First on the agenda: how to remove leaches.
Yup, this is a real risk. They'll be hiding on the backs of leaves in the 98% humidity, just waiting for a tasty meal to walk on by! Even better than trying to remove the little suckers, I'd rather try and avoid letting them get attached in the first place! So, I'll be tucking my trousers in my socks and covering the whole lot in insect repellent. I might even go so far as wearing some leach socks - basically a knee high Christmas stocking with elastic round the top. Sexy.
If I'm unlucky enough to get leached, I won't be ripping them straight off! I won't be burning them or covering them in salt either! All of those things cause them to vomit into the wound as punishment for cutting their brunch short and we don't want that! The best thing to do is play along with the circle of life and allow them to finish their meal. Don't worry, they won't drink you dry! After 20 minutes or so when they're full, they'll just fall off and probably have a nice after dinner power nap!
Next up: wild boar ticks!
Boar ticks are nasty little things (as small as a full stop on this page) which can cause a nasty infection if you just pull them out. The best way to remove them is by smothering them with a bit of cooking oil, they'll just drop right out. Apparently another good way to get rid is by using Sellotape! Better pack a roll!
There are many types of parasites in southeast Asia which can cause all kinds of nasty! You can get them from eating raw food, especially fish, pork and vegetables. Some are also transmitted through the skin by walking barefoot. To avoid getting a parasite, drink bottled water and use it to clean your teeth, ensure that food is fully cooked and wear your wellies on the beach.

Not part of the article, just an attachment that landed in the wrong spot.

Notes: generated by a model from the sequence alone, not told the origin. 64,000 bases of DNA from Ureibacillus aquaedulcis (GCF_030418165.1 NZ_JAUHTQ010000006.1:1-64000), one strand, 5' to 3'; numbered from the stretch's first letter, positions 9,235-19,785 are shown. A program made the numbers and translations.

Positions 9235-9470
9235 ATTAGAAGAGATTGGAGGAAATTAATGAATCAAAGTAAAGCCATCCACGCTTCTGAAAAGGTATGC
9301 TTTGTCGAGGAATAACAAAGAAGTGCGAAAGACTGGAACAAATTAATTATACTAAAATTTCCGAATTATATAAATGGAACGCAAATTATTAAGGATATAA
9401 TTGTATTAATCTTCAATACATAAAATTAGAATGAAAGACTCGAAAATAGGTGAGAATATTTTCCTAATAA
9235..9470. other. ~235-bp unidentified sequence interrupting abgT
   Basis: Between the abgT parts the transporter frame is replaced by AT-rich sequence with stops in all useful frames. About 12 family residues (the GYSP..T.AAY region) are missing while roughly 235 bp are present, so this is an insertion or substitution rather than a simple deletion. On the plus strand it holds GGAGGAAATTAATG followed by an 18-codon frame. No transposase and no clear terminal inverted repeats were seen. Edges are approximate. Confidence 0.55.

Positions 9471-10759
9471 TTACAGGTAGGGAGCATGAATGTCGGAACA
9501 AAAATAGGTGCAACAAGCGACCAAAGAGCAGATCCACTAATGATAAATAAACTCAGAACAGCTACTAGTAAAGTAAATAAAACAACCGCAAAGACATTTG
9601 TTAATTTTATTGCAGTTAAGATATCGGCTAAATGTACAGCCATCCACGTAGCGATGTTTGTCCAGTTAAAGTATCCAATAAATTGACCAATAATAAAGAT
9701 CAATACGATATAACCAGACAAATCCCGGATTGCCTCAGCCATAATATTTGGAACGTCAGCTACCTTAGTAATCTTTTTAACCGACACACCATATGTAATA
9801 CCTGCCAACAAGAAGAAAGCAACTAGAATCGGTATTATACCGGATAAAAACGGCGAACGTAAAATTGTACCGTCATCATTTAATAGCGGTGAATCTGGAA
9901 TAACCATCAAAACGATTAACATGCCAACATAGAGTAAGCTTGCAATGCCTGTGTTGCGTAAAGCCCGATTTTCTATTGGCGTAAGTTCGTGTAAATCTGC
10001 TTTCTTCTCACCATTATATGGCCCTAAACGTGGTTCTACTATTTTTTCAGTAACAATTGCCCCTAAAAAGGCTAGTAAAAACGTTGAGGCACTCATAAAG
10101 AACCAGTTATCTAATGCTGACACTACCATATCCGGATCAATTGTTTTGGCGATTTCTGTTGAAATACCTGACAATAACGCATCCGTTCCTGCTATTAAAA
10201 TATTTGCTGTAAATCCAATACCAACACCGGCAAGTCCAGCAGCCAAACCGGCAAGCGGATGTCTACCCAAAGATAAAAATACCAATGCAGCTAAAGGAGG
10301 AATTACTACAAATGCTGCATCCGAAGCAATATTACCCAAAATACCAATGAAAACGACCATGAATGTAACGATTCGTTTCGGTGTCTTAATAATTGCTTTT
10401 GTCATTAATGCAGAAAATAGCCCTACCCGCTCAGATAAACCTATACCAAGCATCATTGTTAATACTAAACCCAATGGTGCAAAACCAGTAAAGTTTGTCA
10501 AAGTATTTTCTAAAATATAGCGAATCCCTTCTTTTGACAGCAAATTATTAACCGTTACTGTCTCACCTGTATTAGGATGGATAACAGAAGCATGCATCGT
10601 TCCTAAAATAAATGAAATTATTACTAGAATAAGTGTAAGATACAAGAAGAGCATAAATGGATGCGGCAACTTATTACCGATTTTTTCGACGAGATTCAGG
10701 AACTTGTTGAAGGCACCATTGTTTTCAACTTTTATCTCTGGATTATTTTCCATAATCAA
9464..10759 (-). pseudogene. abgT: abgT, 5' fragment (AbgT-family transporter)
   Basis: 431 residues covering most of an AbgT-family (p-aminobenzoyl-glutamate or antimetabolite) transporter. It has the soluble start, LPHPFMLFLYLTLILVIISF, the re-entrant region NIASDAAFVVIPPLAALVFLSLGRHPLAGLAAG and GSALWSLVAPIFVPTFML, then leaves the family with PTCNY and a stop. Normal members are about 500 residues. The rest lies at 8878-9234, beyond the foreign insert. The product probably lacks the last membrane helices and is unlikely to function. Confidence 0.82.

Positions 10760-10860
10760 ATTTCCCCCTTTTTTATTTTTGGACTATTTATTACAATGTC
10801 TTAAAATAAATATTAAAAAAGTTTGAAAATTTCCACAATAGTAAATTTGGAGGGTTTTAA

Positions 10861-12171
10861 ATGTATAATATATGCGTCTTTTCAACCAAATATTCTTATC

If a snake bites you, try to get a good look at it or, better still, take a photo so you can describe it when medical help arrives (and to your grandkids when you're telling them about the time you got bitten by a 12 foot python in the jungle). Don't try to suck the poison out and don't pee on it either (that's jelly fish). What you need to do is apply pressure using an elastic bandage wrapped tightly; starting at the bite and working upwards to the chest (if you get bitten on your little toe you'll need a mighty big bandage!) - fingers and toes should be kept free so that you can check the circulation. The limb should be immobilised with a splint. If you don't have one, a big stick will do but make sure there are no snakes hiding under it! Most importantly, get medical attention immediately.
And finally: how to win a fight with a crocodile.
Ok, I'm not sure how likely this is to happen, but it's best to be prepared (and if I get my self into a situation where I need to fight a crocodile then more fool me - I'm not Mick Dundee for goodness sake)!
If you have time, you should firmly push your thumbs into the crocs eye sockets. If he's already bitten your arms off then you're going to need to kick him in the nuts and run like the clappers!